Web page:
I am obliged to my hon. Friend the Member for Staffordshire, South-West (Mr. Cormack) and to the House. It is hard to avoid the occasional mistake in a complicated measure of this kind. We are extremely grateful to the House authorities for having managed to get so much printing done, and done correctly. In any case, I am sure that the House would not wish me to abandon the amendments as their purpose is entirely to meet points raised by the Opposition. I am happy to do as the House wishes, but I think that if the amendments are not made the hon. Member for Warley, East (Mr. Faulds) will be in even greater danger of apoplexy than he already is. Even in the absence of the hon. Gentleman, I think that I should meet the point that he raised in Committee.
The amendments add the boards of the Tower armouries, the British museum of natural history and the British library to those set out in schedule 1 to the National Gallery and Tate Gallery Act 1954. It named institutions other than the National and Tate galleries to which the Secretary of State could direct works of art left to the nation without specific directions. The National and Tate galleries are governed by specific provisions elsewhere in that Act, but there are good reasons why the three other institutions should also be able to benefit. I shall not go into the interesting history of why they were omitted at that time, but I am sure that the House agrees that they should now be added.
The amendments fill some of the more serious gaps involving the British museum and the British library and by adding the British museum of natural history and the armouries to the schedule enable them to receive relevant objects by transfer from other national institutions so empowered.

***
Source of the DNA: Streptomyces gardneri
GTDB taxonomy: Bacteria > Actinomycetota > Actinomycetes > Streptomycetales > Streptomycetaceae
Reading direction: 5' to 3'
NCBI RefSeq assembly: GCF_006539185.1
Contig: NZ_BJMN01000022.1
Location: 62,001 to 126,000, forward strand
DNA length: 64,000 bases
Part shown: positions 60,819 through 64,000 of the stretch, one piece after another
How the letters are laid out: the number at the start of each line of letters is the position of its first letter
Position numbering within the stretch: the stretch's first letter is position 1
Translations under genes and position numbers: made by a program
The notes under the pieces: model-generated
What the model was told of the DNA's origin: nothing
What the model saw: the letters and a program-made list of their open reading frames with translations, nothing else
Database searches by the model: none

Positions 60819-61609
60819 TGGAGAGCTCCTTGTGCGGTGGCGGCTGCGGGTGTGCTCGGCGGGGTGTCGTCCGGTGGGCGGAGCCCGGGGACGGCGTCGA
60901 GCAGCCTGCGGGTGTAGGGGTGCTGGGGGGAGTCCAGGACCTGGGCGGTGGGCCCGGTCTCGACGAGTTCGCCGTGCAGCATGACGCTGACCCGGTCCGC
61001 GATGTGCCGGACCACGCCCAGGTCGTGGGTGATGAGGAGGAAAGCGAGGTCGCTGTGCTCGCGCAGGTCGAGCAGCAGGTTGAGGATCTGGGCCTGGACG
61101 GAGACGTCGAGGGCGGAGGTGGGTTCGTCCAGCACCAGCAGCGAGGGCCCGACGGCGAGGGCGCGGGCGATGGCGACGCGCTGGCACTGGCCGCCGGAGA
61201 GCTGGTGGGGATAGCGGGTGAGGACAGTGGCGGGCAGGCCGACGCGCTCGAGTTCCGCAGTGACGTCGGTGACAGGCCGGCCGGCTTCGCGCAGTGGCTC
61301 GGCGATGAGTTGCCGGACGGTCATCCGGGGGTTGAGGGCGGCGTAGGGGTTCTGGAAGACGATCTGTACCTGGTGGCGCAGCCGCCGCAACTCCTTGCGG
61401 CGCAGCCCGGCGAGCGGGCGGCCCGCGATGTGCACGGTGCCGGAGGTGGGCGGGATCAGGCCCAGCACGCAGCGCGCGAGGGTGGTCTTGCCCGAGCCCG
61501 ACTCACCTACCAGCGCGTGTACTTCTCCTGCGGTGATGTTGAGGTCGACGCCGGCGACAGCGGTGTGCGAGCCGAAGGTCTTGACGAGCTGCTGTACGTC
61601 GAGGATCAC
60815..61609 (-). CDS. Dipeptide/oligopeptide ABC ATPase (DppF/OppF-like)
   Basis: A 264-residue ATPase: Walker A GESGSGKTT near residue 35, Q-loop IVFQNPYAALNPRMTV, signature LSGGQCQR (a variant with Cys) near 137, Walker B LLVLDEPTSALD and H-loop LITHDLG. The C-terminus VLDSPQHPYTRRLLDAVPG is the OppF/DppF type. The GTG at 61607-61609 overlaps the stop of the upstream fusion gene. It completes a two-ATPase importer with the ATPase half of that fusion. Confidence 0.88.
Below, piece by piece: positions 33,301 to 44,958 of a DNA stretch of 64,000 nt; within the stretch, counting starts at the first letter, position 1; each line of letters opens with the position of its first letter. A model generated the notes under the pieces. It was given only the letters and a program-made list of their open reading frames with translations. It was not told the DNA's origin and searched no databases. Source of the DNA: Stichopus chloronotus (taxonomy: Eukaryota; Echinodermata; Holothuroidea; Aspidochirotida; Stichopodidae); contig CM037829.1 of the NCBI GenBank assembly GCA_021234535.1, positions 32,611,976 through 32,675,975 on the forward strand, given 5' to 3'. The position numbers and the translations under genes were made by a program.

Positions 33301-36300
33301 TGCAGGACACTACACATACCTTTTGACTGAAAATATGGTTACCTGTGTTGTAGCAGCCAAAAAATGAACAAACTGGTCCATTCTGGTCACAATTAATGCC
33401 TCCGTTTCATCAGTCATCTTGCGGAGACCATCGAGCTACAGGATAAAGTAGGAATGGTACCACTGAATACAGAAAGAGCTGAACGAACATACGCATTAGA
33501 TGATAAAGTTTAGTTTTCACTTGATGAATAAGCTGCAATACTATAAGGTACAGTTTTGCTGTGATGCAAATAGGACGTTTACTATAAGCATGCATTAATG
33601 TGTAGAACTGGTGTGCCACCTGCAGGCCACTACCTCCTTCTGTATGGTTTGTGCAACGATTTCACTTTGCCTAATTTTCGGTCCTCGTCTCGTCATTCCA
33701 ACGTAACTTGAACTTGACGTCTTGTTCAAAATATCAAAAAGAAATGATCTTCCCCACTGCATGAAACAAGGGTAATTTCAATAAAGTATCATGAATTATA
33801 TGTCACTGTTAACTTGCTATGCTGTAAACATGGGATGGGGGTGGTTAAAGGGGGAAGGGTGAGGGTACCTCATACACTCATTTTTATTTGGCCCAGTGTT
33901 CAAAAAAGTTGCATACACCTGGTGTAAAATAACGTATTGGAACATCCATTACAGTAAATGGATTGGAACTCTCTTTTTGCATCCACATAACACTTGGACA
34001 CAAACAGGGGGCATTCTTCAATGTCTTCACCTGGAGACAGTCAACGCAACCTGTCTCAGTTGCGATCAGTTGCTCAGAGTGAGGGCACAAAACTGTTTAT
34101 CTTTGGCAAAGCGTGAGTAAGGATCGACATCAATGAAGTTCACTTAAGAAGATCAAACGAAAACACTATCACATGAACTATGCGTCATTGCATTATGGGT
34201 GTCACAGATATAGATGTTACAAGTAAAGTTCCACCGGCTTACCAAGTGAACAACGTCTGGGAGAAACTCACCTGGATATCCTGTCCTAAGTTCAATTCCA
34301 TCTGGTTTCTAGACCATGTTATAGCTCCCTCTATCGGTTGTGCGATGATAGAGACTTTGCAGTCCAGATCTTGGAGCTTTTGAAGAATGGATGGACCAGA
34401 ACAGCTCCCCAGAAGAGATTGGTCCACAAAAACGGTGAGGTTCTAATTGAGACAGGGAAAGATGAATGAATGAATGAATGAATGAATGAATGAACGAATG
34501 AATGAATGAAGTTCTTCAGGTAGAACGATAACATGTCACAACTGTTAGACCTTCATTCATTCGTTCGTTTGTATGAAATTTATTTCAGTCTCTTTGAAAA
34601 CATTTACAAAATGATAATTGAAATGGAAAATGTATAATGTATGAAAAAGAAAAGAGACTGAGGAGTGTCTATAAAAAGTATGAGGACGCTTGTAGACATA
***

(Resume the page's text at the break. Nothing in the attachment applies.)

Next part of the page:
Under the British Library Act 1972 the British museum has power to transfer to the British library board any article in its collection. Section 9 of the British Museum Act 1963 gives the trustees of the British museum similar powers of transfer but in relation only to pictures. The British library will now be listed in the schedule to the 1954 Act. There may be a world of difference between an article and a picture. It is highly unlikely that in transferring a picture the British museum trustees would specify the provision under which they were making the transfer, so it is right to specify that pictures will be transferred under the powers set out in section 9 of the 1963 Act.
The amendments are small, but I think that they meet the wish of the hon. Member for Warley, East and all members of the Standing Committee that the provisions relating to transfers should be much easier than they were. I hope that the House will welcome the amendments. If there are questions, I have a vast brief from which I could read for at least three quarters of an hour, but I thought that the House might for once take it on trust that the amendments are good ones.